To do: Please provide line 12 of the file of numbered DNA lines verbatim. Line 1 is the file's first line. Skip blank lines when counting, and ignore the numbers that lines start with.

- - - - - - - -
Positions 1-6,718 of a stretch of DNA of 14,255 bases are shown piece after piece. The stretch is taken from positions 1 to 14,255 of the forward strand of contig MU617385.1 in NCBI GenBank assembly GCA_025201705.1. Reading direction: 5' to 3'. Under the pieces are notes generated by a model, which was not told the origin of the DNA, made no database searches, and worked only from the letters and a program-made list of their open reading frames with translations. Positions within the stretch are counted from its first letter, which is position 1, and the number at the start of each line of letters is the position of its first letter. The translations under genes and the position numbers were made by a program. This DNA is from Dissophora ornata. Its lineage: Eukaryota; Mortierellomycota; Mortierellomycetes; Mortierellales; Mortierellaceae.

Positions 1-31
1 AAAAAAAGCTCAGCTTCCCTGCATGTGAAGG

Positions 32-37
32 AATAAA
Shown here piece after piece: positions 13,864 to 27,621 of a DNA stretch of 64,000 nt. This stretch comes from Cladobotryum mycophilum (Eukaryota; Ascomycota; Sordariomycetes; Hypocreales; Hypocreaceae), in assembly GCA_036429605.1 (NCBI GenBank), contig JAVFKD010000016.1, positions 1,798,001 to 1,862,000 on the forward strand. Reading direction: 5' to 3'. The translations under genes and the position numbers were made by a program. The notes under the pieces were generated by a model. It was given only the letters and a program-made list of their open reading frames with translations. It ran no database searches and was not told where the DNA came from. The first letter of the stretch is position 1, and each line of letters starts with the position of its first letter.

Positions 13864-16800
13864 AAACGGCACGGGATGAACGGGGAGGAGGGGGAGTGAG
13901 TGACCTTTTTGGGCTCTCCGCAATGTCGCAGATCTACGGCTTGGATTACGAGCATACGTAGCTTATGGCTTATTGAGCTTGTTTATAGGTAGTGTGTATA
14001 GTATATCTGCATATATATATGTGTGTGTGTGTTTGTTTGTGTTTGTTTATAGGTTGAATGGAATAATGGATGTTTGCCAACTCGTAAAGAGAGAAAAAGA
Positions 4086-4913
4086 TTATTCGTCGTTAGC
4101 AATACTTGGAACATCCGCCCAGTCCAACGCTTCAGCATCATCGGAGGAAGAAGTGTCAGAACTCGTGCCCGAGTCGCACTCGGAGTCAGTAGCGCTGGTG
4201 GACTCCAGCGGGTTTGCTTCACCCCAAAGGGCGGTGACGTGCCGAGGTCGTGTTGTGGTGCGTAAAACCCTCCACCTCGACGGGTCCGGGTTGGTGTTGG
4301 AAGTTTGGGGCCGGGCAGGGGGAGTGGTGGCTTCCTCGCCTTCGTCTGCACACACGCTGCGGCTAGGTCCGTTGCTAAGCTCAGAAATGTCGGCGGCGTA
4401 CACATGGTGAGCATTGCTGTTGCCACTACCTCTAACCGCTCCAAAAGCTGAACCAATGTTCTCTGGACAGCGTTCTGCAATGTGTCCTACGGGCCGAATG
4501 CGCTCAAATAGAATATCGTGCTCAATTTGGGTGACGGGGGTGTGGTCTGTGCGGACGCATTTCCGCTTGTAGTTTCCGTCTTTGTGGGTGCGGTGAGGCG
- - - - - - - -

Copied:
4086 TTATTCGTCGTTAGC